Collaboration – More than Meets the Eye

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Has your company adopted collaboration as part of its culture? If it has, you have a good start – great first step.

But experience on transformation projects had shown me that collaboration is more than agreeing to send a representative to group meetings. It is also more than having managers attending these meetings so decisions can be made. Collaboration is much more than simply talking or attending a meeting and ignoring what you don’t like.

Collaboration is really about cooperation for the common good of the company – over the good of any single manager and helping him or her meet their targets. That means that collaboration requires flexibility, compromise, openness to new ideas and to both creativity and innovation. For many managers in untold numbers of companies that claim to be collaborative, this goes directly against goals and culture. That is the hard part. Managers have goals and they are measured by meeting those goals. So, when the need to meet their personal or department goals conflict with a need from a collaborative effort, it is clear which effort loses. Unfortunately, this results in priority issues, staff assignment issues, and a whole host of problems in large improvement and transformation issues.

This conflict needs to be recognized and dealt with at the executive level in companies where this situation is creating success issues.

Do you have a strong collaborative culture?

So, does collaboration in your company take a back seat to meeting internal manager goals? Or, has the collaboration process matured to the point where transformation goals take precedence while delays in any collaborating manager meeting their goals is understood? If not, ask yourself if your teams really collaborate effectively or are participants playing at collaboration?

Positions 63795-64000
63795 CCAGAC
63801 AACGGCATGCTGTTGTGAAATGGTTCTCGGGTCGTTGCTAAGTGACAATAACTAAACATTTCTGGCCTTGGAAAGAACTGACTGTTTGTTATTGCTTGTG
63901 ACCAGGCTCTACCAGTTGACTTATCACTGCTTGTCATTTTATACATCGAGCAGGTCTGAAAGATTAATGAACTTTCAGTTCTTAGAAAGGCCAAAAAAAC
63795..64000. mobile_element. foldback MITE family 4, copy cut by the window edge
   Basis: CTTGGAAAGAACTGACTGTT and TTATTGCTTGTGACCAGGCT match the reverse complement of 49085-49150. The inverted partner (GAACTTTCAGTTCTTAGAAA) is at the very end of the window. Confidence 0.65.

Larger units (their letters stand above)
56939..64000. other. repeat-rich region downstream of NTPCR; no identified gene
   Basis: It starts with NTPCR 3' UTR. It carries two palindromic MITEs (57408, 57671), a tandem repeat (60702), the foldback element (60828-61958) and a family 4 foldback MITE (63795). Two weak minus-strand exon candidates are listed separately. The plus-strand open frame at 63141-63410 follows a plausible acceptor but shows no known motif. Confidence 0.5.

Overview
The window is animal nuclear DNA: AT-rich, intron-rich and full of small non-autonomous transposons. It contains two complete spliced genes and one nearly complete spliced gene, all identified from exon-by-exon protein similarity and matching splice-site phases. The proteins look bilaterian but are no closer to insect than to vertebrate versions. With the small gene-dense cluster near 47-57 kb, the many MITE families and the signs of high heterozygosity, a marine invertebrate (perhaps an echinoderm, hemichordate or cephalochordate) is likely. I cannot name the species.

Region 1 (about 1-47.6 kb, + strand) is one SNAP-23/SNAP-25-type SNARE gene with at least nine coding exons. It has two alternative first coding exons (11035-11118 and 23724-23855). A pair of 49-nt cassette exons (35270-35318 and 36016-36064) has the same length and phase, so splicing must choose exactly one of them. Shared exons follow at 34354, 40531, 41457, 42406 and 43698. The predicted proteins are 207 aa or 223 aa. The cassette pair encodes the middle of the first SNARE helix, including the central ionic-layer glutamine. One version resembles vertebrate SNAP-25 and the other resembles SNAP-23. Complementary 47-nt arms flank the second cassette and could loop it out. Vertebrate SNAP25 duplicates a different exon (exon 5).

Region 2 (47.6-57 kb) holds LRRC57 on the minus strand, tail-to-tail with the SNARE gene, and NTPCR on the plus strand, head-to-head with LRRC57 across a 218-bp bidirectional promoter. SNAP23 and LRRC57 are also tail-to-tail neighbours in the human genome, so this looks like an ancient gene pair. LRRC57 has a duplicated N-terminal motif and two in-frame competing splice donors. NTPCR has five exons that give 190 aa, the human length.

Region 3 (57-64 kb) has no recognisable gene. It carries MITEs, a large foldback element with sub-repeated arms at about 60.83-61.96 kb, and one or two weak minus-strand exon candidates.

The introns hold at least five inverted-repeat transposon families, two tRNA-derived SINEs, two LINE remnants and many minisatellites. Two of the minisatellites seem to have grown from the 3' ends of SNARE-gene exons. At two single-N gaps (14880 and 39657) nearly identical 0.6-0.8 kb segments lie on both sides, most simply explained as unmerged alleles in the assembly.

Collaboration is a key tenet in both Business Process Management (BPM) and Business Transformation (BT). Its importance cannot be overstated – in fact without active and meaningful collaboration, any type of significant business change will likely fail to meet expectations. This is one of the reasons for the 60 to 70% plus failure rate in both large scale business improvement and transformation. Conflicting goals, opinions, and disagreements must be worked out and a resolution agreed to. If not, it will be impossible to deliver what was expected – both capabilities and benefits. No one can succeed when the requirements are opinions and the opinions differ.

While many of these efforts will eventually succeed through numerous iterations, the dissatisfaction among many managers and staff members will slow the improvements that need to be made, while causing internal strife and increases in cost.

Assessing your group’s collaboration maturity

As companies become open to assessing internal cooperation issues and looking into effort failure, many begin to change how people work together. This causes a maturing of collaboration and how priorities are coordinated. This maturing is subtle but results in changes to the company’s culture. It also changes performance measurement and evaluation procedures – challenging the long-held belief that if something is good for a business area, it is good for the entire company. This simply doesn’t hold true when multiple business areas are involved.